The History of The Accordion in New Zealand
Published in 1993
Publisher: New Zealand Accordion Association Inc.
4 O'Neills Avenue
Takapuna, Auckland 9
Phone: (9) 489 8316
Review by Henry Doktorski:
Proportionate to its population, New Zealand has one of the strongest accordion movements in the world. "The History of the Accordion in New Zealand" is fascinating; it is an easy to read, well-organized and well-researched document about one nation's love affair with the accordion (from 1839 until 1993) and was commissioned by the New Zealand Accordion Association Inc. There are about three dozen photographs, and eight absolutely hilarious cartoons.
The author has a fascinating history himself. Born in 1936, he became a virtuoso of the instrument and became the first New Zealander to play the free-bass accordion (circa 1958). He was a classical accordion pioneer, performing works such as Bach's Toccata and Fugue in Dm, Handel's Harmonious Blacksmith and Von Suppe's Poet and Peasant Overture on National Radio programs. During the 1960's he went to Australia where he furthered his education and later went to teach at a school in New Guinea. Today, back in New Zealand, Liggett develops and manages property as well as teaching instrumental music at Tamaki College.
I was especially entranced by the stories about the accordion dating from the nineteenth century. Listen to this:
In 1863, the first ship load of settlers from Bohemia arrived in New Zealand and several brought button accordions. By 1901, even the native Maori inhabitants were using the accordion to accompany their own songs and ritual dances. Author Liggett continues to relate how the first piano accordions were introduced after World War I, how the instrument became popular in radio, the birth of the first accordion organizations, the rise of the accordion as a "serious" instrument and its acceptance by the Institute of Registered Music Teachers, and culminating in the hosting of the international Coupe Mondiale World Accordion Championship and Festival in 1980.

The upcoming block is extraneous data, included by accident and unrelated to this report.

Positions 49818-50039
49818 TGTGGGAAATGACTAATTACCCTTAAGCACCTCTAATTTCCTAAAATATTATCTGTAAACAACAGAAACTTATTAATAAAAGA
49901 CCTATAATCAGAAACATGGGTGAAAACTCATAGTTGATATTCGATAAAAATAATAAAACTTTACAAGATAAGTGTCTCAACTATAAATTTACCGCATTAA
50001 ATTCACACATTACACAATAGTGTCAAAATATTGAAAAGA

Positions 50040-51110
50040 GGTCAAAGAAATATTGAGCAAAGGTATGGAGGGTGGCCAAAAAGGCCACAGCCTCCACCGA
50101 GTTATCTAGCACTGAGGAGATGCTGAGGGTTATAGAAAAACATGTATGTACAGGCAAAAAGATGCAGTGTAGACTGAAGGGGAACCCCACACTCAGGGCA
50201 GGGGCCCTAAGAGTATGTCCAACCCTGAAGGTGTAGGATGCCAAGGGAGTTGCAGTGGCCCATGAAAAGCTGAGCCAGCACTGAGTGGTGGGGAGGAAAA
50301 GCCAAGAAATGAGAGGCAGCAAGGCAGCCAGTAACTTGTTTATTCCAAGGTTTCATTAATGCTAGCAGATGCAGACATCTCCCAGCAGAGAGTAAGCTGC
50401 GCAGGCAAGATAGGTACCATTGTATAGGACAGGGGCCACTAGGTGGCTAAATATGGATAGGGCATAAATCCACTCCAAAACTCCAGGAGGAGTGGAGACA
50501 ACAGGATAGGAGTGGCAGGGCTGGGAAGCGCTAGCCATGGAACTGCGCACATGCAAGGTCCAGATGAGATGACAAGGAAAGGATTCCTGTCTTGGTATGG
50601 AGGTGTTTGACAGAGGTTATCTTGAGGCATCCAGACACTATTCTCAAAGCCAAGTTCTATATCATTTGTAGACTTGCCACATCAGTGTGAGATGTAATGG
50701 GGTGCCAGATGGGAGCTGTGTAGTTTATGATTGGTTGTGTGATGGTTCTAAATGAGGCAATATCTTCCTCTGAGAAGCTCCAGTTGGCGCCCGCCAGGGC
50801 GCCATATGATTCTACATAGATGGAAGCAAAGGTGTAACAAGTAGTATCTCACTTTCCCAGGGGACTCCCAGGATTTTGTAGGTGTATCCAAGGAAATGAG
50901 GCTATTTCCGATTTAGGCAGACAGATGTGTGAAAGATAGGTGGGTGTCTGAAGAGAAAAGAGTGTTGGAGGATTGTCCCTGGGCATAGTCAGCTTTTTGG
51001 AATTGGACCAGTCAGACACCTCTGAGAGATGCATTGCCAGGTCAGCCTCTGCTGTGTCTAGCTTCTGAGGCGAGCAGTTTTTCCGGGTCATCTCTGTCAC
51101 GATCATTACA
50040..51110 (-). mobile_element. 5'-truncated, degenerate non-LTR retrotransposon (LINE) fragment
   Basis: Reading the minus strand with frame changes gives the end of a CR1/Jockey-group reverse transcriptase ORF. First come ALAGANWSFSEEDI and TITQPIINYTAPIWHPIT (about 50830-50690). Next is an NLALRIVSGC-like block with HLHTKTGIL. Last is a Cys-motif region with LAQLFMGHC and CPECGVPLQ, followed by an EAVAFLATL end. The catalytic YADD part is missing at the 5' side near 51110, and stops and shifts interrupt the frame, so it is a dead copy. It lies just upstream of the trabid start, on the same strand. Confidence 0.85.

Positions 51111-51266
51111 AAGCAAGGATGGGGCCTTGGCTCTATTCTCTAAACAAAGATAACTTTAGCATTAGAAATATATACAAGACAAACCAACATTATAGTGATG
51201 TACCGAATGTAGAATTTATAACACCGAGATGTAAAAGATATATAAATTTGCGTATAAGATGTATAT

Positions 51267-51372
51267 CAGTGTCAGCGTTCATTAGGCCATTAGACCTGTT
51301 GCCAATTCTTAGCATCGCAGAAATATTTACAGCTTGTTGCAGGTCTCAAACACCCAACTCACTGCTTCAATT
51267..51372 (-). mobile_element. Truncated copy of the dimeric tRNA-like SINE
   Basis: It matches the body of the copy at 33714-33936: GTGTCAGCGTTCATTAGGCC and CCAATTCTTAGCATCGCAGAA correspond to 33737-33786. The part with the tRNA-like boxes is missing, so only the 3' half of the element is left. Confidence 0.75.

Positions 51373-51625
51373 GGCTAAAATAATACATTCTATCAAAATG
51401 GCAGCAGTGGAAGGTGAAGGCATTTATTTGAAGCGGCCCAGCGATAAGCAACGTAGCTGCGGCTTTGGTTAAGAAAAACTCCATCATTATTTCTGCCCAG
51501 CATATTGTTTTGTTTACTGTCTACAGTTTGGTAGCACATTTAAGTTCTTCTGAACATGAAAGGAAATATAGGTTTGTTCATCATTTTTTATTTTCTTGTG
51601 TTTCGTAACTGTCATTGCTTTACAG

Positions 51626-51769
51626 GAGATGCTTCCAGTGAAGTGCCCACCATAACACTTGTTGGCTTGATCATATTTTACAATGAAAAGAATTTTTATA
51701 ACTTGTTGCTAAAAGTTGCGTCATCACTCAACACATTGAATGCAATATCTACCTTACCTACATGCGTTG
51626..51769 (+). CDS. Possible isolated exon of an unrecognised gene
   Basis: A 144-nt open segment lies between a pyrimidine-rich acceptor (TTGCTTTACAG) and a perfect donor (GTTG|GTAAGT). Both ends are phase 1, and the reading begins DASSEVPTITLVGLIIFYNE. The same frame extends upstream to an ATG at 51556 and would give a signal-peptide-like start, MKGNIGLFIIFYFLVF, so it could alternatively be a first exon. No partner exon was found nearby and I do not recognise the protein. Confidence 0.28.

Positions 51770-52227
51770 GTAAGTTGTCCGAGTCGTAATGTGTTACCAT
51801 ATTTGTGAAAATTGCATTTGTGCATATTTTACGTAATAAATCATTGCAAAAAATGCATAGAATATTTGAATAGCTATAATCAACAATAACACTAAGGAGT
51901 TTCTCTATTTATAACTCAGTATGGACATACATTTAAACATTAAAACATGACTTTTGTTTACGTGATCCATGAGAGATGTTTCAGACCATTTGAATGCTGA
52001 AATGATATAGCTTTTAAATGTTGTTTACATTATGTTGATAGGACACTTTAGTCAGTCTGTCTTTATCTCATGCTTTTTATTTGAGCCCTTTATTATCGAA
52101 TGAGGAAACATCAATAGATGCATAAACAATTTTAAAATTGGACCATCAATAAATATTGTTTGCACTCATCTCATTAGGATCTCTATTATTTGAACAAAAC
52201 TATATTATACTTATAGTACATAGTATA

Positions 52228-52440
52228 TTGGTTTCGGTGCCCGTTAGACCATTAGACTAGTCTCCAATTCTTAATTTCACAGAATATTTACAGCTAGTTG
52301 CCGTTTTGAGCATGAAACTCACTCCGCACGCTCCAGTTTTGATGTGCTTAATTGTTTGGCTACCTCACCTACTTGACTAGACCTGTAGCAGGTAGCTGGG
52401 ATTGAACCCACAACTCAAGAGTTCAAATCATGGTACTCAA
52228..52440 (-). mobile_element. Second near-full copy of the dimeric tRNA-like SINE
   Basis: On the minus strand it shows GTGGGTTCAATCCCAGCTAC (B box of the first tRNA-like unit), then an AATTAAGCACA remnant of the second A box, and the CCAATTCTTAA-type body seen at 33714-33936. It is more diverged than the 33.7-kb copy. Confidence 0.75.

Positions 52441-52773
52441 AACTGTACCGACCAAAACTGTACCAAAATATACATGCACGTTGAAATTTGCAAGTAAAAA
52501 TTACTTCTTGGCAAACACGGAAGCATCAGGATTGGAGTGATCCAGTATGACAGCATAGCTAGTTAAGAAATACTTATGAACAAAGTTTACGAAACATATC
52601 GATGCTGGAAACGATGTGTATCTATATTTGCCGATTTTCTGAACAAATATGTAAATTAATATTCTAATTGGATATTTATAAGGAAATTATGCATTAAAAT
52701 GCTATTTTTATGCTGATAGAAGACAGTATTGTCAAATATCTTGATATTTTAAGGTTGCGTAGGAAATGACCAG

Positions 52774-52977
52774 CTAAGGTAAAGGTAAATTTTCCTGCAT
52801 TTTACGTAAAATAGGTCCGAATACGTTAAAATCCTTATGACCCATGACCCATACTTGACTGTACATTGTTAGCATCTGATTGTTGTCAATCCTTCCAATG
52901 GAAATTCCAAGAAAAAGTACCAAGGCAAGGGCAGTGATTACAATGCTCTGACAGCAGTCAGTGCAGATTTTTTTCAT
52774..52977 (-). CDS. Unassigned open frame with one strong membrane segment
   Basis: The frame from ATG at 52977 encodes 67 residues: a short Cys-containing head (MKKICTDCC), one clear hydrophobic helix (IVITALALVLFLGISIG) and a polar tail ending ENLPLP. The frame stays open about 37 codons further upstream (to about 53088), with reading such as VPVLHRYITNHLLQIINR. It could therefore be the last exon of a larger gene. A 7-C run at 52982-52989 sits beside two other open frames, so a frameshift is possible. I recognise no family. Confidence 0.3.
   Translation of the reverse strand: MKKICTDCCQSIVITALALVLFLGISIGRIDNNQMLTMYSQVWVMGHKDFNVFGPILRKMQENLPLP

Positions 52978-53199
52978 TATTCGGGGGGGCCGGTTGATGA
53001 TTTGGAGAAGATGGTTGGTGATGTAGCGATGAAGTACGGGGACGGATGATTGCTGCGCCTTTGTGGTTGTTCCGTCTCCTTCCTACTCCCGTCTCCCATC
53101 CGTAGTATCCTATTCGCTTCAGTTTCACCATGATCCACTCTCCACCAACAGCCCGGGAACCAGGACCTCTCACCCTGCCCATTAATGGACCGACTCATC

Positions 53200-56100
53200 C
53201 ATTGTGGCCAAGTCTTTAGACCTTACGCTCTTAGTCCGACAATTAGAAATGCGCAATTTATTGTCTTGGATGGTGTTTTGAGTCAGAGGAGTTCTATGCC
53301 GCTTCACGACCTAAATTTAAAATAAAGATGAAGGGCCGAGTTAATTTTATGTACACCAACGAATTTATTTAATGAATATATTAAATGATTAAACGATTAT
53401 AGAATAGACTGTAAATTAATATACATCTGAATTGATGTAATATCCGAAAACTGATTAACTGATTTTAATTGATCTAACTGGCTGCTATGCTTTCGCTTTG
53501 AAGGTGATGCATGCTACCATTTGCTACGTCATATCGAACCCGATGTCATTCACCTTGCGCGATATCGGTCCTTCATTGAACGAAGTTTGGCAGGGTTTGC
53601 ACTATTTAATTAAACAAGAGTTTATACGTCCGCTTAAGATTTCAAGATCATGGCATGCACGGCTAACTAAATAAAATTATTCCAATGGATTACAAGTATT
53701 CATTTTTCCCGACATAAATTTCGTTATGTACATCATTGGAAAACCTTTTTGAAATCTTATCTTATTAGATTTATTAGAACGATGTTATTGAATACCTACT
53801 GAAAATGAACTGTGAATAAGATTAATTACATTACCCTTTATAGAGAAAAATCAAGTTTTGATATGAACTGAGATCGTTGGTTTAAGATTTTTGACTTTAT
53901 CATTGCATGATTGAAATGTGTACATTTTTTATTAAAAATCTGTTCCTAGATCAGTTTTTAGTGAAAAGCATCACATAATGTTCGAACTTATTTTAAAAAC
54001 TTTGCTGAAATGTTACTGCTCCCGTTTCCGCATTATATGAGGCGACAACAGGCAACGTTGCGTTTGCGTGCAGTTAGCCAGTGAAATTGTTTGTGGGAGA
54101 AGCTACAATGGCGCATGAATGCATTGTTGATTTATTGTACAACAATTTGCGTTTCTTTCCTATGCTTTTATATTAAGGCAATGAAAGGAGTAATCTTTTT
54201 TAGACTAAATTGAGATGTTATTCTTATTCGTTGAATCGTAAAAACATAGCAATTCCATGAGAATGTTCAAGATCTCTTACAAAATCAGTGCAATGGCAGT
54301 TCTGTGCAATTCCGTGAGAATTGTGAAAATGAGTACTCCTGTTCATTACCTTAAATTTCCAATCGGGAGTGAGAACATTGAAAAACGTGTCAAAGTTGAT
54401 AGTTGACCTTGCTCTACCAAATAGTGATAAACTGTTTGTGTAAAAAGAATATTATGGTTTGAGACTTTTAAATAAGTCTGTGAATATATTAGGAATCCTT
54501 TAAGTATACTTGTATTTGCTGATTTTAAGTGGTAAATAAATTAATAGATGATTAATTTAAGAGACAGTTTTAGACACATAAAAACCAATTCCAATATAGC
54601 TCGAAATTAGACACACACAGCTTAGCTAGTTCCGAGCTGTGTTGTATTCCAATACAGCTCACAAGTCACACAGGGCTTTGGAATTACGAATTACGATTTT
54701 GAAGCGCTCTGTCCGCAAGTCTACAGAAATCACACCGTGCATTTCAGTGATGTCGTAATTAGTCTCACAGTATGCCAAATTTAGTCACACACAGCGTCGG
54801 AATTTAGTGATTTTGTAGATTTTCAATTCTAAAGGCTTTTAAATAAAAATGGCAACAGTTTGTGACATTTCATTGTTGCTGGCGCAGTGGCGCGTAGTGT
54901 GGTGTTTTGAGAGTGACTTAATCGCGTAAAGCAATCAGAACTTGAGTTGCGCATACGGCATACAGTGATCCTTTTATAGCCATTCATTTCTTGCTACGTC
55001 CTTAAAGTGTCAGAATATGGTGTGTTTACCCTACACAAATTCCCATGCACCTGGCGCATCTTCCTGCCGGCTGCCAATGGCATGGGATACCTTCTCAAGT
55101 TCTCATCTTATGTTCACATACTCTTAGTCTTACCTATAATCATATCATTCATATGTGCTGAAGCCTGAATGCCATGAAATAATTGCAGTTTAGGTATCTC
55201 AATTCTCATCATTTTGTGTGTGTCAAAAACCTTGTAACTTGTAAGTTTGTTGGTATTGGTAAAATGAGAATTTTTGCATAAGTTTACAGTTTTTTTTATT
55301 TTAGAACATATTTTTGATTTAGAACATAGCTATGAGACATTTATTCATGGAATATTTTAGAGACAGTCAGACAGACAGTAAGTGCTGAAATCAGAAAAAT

My complaints are few.
In my opinion, the chapter entitled "The Personality of the Accordionist" should have been omitted. 26 New Zealander accordionists of age 16 and over and 31 accordionists under the age of sixteen (most of which had played the instrument for only two years) were given the Cattell 16 P.H. personality test which attempts to measure personality characteristics such as: outgoing or reserved, intelligent or less intelligent, assertive or humble, venturesome or shy, self sufficient or group dependent, controlled or undisciplined, etc. After nine pages of charts and data and speculation (how can one possibly make any credible conclusions from a survey of only 26 test-takers?) the author concluded: "Compared to the general population, established accordionists appear to be higher in intelligence, are somewhat more assertive, suspicious, experimenting in thought, and tense."
Although this chapter is highly entertaining, I don't think it deserves inclusion in such a well-written and well-documented history of the accordion, due to its highly speculative nature. I would prefer if the author saved this chapter for publication as an article in accordion club newsletters, where such discussions would be more appropriate.
I also wished that the author would have cited sources for his data, as I have some questions. He wrote, "Steel reeds were introduced by Hohner at their Trossingen factory in 1857," yet at that time Hohner was exclusively a harmonica factory; they did not start manufacturing accordions until 1903. Also, the author states, "the stradella free-bass has the advantage of not requiring the player to learn a new system of fingering," yet one must learn a new-fingering none-the-less; the octave transpositions demand different fingerings, in each scale the break between the higher and lower button-rows occurs between different scale degrees.
All in all, I congratulate author Wallace Liggett for his valuable contribution to the literature about the accordion and also I congratulate the New Zealand Accordion Association Inc. for commissioning such an important work. I hope other accordion organizations around the world follow in their footsteps, and commission books by experienced authors about the history of the accordion in their respective countries.
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